By default, from Fedora 10 onwards, the root user is not allowed to login via the GNOME Display Manager (GDM) by default. Logging in as root in the graphical environment is typically problematic, not necessary and not recommended at all for security reasons. Furthermore, it is easy to accidentally trash your system when using your system with full elevated privileges and administrator access. Graphical administration tools that require special privileges usually issue a prompt for the appropriate password.
You should use the
su - ("switch user") command to run specific processes as root if necessary, or configure
sudo instead. However, if you must login as root in GDM despite the increased security risks of doing so, follow the steps outlined below.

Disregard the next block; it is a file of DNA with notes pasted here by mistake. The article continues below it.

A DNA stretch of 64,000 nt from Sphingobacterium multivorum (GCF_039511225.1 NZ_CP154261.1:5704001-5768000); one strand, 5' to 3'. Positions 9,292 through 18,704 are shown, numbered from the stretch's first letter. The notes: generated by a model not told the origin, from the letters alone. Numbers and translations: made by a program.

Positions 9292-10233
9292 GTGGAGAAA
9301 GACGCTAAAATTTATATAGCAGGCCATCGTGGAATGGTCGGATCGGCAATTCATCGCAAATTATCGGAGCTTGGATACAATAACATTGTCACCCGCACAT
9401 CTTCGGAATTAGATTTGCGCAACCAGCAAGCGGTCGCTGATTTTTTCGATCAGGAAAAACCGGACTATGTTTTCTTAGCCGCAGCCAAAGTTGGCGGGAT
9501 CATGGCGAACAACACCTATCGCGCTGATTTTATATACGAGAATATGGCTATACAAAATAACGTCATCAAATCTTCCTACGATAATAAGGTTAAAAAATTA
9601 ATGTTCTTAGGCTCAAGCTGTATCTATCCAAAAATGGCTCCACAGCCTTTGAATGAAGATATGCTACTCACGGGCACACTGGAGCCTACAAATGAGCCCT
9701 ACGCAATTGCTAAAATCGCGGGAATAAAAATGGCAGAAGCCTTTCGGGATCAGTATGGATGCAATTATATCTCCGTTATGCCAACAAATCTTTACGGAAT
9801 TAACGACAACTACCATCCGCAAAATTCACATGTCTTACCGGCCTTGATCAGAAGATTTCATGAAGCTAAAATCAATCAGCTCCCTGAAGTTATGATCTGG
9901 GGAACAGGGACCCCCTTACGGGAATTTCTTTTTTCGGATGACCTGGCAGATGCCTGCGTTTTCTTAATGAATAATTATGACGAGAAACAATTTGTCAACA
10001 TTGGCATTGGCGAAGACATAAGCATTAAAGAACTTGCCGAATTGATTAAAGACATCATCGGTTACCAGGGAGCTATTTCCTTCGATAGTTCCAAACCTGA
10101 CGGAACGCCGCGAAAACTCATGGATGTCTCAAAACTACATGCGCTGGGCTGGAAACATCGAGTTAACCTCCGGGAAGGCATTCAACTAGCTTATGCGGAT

- Login in as a regular user and open the terminal (command line) and edit the configuration text file
su -c 'gedit /etc/pam.d/gdm'
- Locate the line that that read as follows:
auth required pam_succeed_if.so user != root quiet
- Remove or comment out line by prefixing #.
# auth required pam_succeed_if.so user != root quiet
- Save and close the editor.
On Fedora 11 onwards, you also need to edit
/etc/pam.d/gdm-password, following the above steps.
How does this work?
Fedora uses a Password Authentication Module (PAM) called
pam_succeed_if.so. This module is designed to issue an authentication success or failure based on characteristics of the account belonging to the authenticating user. One use is to select whether to load other modules based on this test. This module blocks root login for GDM, and can be toggled on or off as necessary.